On Tuesday, acclaimed Nigerian writer Chimamanda Ngozi Adichie — author of the best-selling novel Americanah and widely known for her TED Talk on feminism, which was featured in Beyoncé’s “***Flawless” — published a three-part essay on her website entitled, “It Is Obscene.” In it, she addresses past accusations of transphobia, her experience with two unnamed writers who she alleges spread “falsehoods” about her, and her thoughts on social media “sanctimony” as a whole. “In this age of social media, where a story travels the world in minutes,” Adichie writes, “silence sometimes means that other people can hijack your story and soon, their false version becomes the defining story about you.”
The essay is, in large part, a response to backlash Adichie has faced in recent years from the public and peers who have found her comments offensive and transphobic.
In March 2017, Adichie was criticized for drawing a distinction between trans women and cis women that many found exclusionary.
During an interview discussing feminism and gender with Britain’s Channel 4 news, Adichie was asked whether it matters “how you arrived” at being a woman and whether a trans woman is “any less of a real woman” if she also grew up “enjoying the privileges of being a man.” In response, Adichie began by saying, “When people talk about, ‘Are trans women women?’ my feeling is trans women are trans women.” She added that conversations regarding gender are “about the way the world treats us, and I think if you’ve lived in the world as a man with the privileges that the world accords to men and then sort of change gender, it’s difficult for me to accept that then we can equate your experience with the experience of a woman who has lived from the beginning as a woman and who has not been accorded those privileges that men are.” She also said, “I don’t think it’s a good thing to talk about women’s issues being exactly the same as the issues of trans women because I don’t think that’s true.”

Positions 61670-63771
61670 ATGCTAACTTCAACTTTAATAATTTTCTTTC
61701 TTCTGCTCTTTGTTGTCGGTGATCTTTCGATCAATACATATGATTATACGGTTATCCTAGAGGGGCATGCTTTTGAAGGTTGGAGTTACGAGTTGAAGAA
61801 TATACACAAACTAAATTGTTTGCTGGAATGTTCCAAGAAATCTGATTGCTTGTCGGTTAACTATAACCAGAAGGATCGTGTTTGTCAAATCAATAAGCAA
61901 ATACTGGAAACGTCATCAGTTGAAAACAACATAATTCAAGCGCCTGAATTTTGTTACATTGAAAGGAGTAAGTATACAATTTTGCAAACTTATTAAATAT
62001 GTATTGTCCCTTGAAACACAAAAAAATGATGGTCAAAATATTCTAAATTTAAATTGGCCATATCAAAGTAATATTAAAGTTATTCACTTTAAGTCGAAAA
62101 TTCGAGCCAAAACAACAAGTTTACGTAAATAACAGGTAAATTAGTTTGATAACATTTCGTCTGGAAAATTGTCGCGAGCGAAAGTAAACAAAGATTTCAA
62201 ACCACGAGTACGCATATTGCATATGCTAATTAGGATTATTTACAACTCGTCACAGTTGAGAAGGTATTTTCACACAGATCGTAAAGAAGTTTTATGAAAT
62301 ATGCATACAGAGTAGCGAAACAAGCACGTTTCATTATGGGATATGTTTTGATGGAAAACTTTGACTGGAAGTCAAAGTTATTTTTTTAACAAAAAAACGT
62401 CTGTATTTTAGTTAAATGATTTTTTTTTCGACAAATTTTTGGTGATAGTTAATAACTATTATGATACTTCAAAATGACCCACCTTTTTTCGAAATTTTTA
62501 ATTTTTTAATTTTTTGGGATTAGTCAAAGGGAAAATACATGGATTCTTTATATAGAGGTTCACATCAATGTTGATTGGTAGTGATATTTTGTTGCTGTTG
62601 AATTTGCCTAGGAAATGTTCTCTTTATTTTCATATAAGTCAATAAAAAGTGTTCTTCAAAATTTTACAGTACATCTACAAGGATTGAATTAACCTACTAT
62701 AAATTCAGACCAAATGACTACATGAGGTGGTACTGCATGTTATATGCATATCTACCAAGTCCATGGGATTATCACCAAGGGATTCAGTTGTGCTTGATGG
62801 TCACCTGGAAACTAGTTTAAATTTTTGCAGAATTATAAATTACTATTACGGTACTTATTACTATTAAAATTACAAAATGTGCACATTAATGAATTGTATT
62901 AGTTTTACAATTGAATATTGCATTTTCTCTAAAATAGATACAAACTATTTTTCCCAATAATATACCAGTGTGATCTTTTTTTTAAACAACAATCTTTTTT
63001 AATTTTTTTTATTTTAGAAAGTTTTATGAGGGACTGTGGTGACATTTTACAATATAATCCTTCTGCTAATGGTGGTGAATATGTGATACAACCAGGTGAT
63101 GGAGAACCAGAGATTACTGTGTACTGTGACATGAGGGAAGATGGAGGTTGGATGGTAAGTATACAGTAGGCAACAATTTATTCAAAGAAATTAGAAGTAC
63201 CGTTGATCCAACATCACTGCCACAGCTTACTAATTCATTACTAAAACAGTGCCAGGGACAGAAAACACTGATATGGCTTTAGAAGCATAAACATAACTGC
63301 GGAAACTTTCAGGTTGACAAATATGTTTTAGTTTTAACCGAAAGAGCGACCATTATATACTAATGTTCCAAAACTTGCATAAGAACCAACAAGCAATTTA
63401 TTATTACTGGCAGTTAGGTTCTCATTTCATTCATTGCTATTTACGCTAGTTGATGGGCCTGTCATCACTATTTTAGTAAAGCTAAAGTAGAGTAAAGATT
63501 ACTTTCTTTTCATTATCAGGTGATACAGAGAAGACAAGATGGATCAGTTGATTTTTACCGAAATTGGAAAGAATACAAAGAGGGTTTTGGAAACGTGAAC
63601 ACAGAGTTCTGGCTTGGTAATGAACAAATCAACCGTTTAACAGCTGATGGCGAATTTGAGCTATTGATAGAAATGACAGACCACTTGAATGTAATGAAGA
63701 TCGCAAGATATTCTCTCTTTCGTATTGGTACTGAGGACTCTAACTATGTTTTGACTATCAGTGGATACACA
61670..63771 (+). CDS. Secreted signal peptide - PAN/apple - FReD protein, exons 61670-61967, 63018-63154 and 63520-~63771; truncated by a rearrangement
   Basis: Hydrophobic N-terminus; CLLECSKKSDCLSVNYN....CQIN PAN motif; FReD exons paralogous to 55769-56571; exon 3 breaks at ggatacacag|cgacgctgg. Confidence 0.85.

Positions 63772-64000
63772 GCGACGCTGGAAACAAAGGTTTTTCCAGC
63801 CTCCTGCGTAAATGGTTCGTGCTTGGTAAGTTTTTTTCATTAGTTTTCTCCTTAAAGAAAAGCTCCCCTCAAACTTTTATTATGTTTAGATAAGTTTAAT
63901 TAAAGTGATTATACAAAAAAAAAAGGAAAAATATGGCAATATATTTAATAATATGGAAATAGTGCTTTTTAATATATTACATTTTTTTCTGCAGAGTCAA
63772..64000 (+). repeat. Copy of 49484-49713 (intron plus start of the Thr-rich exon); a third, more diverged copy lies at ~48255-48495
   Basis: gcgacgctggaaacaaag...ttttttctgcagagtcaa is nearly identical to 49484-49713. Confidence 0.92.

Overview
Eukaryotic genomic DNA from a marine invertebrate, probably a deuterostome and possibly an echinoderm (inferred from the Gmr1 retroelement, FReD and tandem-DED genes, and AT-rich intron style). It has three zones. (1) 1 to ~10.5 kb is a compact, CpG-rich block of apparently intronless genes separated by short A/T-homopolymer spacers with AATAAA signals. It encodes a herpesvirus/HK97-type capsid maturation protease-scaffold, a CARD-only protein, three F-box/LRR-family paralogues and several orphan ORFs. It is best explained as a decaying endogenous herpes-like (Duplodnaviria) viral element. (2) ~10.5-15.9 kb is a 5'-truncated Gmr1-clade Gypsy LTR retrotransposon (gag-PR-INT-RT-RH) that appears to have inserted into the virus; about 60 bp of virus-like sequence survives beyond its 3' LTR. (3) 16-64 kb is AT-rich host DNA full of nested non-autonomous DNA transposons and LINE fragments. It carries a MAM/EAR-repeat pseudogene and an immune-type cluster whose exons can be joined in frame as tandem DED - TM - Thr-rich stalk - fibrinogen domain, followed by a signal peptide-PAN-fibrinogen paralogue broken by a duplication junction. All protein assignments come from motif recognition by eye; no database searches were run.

Trans writers and activists were critical of the comments, which seemed to echo sentiments often used by trans-exclusionary radical feminists (TERFS) to remove trans women from conversations on women’s rights as a whole. Others questioned the author’s perceived authority in conversations on trans women’s experiences to begin with, given that Adichie is cisgender. As writer and activist Raquel Willis wrote, “Chimamanda being asked about trans women is like Lena Dunham being asked about Black women. It doesn’t work. We can speak for ourselves.”
After the initial backlash, Adichie further clarified her comments on Facebook.
A few days after the interview aired, Adichie posted a statement addressing the criticism and accusations of transphobia. While Adichie did reflect onher initial, defensive response to being labeled “transphobic” — “It felt like a white person saying ‘I’m not racist, I supported civil rights’” — she seemed to double down on the distinction she’d previously made between the experiences of trans woman and cis women: “A trans woman is a person born male and a person who, before transitioning, was treated as male by the world. Which means that they experienced the privileges that the world accords men. This does not dismiss the pain of gender confusion or the difficult complexities of how they felt living in bodies not their own.”
This statement drew additional criticism as Adichie didn’t overtly apologize for the comments she made during her Channel 4 interview. “I didn’t apologize because I don’t think I have anything to apologize for,” she said, per the Guardian.
In November 2020, Adichie appeared to defend J.K. Rowling, who has also been accused of transphobia.
During an interview with the Guardian, Adichie said she was interested by “all the noise” surrounding an essay J.K. Rowling wrote on sex and gender earlier that year, after the Harry Potter author had been repeatedly accused of transphobia. (The essay itself, which included Rowling’s fear that as a survivor of sexual assault and domestic abuse, opening the doors of a women’s restroom to “any man who believes or feels he’s a woman” means “open[ing] the door to any and all men who wish to come inside,” was also widely criticized for being transphobic, as it seemed to double down on her implication that trans women do not actually qualify as women.) Adichie told the Guardian she thought Rowling’s essay was “a perfectly reasonable piece,” saying she thinks “J.K. Rowling is a woman who is progressive, who clearly stands for and believes in diversity.” Adichie then criticized social media’s “rush to censure,” which she described as “cruel and sad.” She added, “And in terms of ideas, it is fundamentally uninteresting. The orthodoxy, the idea that you are supposed to mouth the words, it is so boring. In general, human beings are emotionally intelligent enough to know when something is coming from a bad place.”